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Inside The Microbiome: Why Good Gut Bacteria Is The Big Hope For Allergic Disease

By December 13, 2017No Comments

Microbes exist everywhere – in water, air, soil, plants and animals, and from the coldest regions of the Antarctic to the boiling hydrothermal vents at the bottom of the sea. According to microbiologist Brett Finlay, there are far more bacteria on Earth than there are stars in the sky, and despite their microscopic size, the Earth’s microbes weigh more than all plants and animals combined. They also predate all other life on Earth.

If you think you can escape microbes in your own life, think again: the human body contains trillions of bacterial cells  most of which reside in your gut. For every one of your human genes, there are roughly 100 bacterial genes; some estimates are as high as 500.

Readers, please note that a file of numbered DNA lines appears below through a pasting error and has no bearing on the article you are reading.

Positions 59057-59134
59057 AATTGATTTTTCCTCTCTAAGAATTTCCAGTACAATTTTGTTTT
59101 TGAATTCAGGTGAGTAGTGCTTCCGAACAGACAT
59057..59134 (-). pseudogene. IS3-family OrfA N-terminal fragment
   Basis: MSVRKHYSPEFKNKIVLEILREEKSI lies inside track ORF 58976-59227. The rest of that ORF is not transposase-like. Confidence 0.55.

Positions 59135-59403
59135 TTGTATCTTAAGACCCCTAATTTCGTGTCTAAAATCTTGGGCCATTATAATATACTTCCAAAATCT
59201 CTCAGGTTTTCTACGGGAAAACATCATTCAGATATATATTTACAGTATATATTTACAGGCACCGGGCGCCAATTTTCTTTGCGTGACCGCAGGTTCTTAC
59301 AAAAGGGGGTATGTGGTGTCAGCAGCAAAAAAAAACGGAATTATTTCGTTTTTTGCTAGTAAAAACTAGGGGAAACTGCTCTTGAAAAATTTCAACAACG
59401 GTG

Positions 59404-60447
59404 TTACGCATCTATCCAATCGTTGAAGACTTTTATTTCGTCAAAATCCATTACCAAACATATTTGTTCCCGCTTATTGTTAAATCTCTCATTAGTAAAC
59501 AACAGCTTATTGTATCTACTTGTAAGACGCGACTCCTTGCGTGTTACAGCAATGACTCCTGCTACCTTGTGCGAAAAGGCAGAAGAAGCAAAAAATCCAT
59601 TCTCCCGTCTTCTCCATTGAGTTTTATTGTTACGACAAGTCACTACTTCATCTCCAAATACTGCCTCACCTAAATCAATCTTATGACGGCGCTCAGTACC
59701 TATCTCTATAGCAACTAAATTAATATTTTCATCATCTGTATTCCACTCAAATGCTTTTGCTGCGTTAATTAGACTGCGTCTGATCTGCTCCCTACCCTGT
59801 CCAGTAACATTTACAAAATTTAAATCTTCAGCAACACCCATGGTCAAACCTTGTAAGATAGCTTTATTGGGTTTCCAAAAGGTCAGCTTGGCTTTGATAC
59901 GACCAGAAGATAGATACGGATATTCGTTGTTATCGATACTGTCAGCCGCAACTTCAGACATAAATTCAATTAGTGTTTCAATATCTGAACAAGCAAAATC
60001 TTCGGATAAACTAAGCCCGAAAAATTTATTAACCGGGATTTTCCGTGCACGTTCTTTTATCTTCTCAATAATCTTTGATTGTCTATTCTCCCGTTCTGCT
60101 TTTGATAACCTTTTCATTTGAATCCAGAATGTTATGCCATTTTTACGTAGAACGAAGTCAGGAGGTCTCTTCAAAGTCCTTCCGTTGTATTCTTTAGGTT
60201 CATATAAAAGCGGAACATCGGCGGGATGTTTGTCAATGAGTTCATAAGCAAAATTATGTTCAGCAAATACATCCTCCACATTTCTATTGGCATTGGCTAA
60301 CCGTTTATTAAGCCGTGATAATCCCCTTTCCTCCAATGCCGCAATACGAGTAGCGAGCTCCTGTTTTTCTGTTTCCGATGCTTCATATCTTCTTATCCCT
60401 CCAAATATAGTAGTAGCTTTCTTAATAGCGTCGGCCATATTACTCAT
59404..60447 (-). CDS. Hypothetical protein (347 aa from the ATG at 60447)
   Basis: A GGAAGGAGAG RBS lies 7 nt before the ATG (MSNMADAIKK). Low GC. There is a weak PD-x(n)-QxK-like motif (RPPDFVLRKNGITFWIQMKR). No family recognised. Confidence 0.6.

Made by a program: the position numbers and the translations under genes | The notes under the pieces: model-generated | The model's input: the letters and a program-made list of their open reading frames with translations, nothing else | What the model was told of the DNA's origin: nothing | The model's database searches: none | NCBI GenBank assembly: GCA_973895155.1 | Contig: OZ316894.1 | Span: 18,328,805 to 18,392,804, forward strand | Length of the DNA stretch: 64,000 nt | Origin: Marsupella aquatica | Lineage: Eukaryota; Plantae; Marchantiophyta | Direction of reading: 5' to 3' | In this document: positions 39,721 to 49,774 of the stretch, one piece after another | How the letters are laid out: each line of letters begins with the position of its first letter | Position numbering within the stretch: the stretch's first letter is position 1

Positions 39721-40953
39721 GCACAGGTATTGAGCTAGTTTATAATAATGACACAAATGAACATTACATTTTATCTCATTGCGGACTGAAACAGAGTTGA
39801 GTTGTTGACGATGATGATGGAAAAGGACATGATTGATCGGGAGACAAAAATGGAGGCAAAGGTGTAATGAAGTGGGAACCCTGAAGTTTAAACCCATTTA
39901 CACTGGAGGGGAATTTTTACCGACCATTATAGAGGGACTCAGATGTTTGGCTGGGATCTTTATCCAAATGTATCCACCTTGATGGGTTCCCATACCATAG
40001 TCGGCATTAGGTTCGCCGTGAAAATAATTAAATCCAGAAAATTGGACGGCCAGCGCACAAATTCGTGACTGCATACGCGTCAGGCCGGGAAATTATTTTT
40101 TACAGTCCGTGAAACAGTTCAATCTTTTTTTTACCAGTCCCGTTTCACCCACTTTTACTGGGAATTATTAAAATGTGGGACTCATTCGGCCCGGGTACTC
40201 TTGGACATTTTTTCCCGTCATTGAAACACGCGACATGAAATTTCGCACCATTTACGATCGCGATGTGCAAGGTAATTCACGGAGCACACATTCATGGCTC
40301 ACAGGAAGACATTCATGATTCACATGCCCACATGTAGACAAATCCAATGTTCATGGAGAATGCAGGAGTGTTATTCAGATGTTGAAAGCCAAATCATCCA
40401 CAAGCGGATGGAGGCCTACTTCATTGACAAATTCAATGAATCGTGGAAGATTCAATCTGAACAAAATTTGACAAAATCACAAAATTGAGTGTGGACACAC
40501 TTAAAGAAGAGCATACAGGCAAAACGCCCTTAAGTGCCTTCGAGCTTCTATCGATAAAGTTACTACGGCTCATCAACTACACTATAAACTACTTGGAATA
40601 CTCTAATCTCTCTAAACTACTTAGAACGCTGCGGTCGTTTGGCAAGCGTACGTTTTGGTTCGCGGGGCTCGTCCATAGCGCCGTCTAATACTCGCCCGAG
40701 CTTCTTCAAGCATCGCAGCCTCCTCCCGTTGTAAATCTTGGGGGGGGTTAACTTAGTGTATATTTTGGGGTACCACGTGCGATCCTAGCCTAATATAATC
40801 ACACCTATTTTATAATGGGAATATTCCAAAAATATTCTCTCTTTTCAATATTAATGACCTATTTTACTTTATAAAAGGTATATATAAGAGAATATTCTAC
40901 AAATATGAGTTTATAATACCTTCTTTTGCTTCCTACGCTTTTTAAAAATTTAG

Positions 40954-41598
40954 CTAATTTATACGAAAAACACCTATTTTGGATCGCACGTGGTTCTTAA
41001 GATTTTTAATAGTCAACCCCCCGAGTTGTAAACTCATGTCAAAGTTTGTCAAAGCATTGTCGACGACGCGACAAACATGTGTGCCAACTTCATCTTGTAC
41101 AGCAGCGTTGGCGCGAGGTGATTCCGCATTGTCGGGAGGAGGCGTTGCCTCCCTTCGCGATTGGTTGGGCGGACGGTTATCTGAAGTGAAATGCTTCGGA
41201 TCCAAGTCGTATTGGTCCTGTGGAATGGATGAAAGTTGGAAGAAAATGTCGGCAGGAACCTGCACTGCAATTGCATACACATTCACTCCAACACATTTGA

But researchers around the globe say these bugs aren’t something to be feared. In fact, they are finding striking evidence that these personal ecosystems may help to solve the mystery of the rapid rise of multiple diseases, including asthma and food allergies.

For almost three decades, a growing body of research has linked the sharp increases in asthma and allergy rates to “the hygiene hypothesis” – the idea that our urban living environments have become too sterile and germ-free, leading our immune systems to become misguided and reactive.

Now, in some of the biggest advances the field of allergy medicine has seen, scientists are beginning to zero in on exactly what’s happening – and they’re banking on those teeming, minuscule microbes to lead a health revolution that could prevent, and possibly even cure, allergies and asthma.